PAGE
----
NOAA Teacher at Sea
Prof. Gina Henderson
Aboard NOAA Ship Ronald H. Brown
August 19 – 27, 2012
Mission: Western Atlantic Climate Study (WACS)
Geographical area of cruise: Northwest Atlantic Ocean
Date: Thursday, August 23, 2012
Weather conditions: calm conditions overnight leading to widespread radiation fog immediately following sunset. Ship had to make use of foghorn for a couple of hours overnight. Today, cloudy with possible rain showers. Winds SW from 10-15 kts, with gust up to 20 in rain showers. Seas from the SW at 3-5 ft.
Science and Technology Log
WACS Field Campaign Update:
This morning we reached the 3-day mark for sampling at station 1, which was in the high chlorophyll concentration off of Georges Bank. During these 3 days, we have been continuously sampling aerosols using both the Sea Sweep and the Bubble Generator (see last post for descriptions of each of these methods).
Some issues that have cropped up throughout this time are linked to our extremely calm and settled weather. Although the calm winds have made for minimal seas, ideal conditions for the Sea Sweep, those scientists sampling ambient air have been picking up ship exhaust in their measurements, despite the bridge keeping our bow head-to-wind. However, during our transit this complication should not be an issue and ambient sampling can take place continuously.
Conductivity, Temperature and Depth:
We also took a Conductivity, Temperature and Depth (CTD) profile using the CTD rosette on the 21st, collecting water near the bottom at 55m and other levels on the way to the surface. These water samples were utilized by numerous scientists on board for experiments such as, testing for surface tension, biological testing and chlorophyll measurement.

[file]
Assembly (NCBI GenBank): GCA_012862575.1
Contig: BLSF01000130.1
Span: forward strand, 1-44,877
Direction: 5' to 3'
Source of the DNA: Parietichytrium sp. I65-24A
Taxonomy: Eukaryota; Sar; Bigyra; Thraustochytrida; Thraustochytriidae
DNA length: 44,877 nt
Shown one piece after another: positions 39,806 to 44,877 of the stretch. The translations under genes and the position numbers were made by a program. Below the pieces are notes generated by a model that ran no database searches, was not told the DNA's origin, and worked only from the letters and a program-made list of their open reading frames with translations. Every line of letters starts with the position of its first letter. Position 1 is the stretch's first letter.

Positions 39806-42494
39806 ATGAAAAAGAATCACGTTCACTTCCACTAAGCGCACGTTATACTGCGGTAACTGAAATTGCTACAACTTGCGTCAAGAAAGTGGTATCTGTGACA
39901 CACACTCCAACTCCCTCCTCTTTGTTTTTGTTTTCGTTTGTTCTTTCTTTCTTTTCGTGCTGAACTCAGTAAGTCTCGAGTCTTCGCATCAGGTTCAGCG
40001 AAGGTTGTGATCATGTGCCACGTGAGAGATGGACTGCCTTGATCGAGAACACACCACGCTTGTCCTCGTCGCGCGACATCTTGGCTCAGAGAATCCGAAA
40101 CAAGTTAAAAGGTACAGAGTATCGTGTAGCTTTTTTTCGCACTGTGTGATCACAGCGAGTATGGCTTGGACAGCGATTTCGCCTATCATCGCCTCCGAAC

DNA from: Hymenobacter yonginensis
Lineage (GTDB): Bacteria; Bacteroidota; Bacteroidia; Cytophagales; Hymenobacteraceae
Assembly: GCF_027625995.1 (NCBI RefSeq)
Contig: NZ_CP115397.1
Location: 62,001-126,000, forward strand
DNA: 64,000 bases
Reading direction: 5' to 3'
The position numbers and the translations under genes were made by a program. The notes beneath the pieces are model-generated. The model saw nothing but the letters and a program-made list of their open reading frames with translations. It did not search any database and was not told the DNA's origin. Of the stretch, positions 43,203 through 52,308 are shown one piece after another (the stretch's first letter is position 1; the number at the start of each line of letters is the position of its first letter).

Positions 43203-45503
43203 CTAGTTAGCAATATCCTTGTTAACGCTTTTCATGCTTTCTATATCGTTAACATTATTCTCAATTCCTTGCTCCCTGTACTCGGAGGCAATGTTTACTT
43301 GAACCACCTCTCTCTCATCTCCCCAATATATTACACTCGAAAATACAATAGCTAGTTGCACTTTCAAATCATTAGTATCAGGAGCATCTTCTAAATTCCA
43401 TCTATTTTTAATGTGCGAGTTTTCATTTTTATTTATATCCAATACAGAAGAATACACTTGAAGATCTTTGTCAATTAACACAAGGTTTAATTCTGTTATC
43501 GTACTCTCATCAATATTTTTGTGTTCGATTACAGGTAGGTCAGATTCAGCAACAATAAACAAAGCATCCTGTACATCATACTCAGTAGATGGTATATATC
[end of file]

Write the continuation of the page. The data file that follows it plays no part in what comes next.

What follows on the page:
The science plan for today involved one final CTD cast while at station 1, with all Niskin bottles being tripped at 5m. This large volume is necessary for a Bubble Generator experiment that will be run with this CTD water during the transit to station 2.
After the CTD cast was completed, the Sea Sweep was recovered and other necessary preparations for the transition to our new station. While underway for approximately 24 hours, intake hoses were switched to enable sampling of ambient aerosols along the way.
How to sample aerosols?
One of the tasks that I have been helping out with is the changing of aerosol impactors that are used to collect aerosol samples. These impactors consist of metal cylinders with various “stages” or levels (upper left photo below). Each level has different sizes of small holes, over which a filter is laid. During sampling, these impactors are hooked up to intake hoses where airflow is pumped through them and as the air is forced through the different “stages” or levels, the aerosols are “impacted” on the filters.
This all seems simple enough…. However can be a little more cumbersome as the impactors are heavy, climbing up ship ladders with heavy things can be tricky depending on current sea state, and 2 of our impactor changes happen routinely in the dark, making things a little interesting at times!
Seawater sampling for chlorophyll:
Another type of sampling I have helped out with involves the filtration of raw seawater to extract chlorophyll. This is done in the seawater van where we have a continuous flow of in situ water that is taken in at the bow at a depth of approximately 5m. This is done with two different types of filters, a couple of times a day. The photo below shows Megan running a sample through one type of filter, which will later be prepared with an acetone solution and after a resting period, be measured for chlorophyll concentration using a fluorometer.
Lots of sightings during transit:
As we headed south during our transit to station 2, we had an afternoon full of sightings! An announcement from the bridge informing us that we were now in “shark infested waters” sent an air of excitement around the ship as we all raced to the bridge for better viewing. Some loggerhead turtles were also spotted. Our final sighting of the day was a huge pod of porpoises riding the wake from our bow.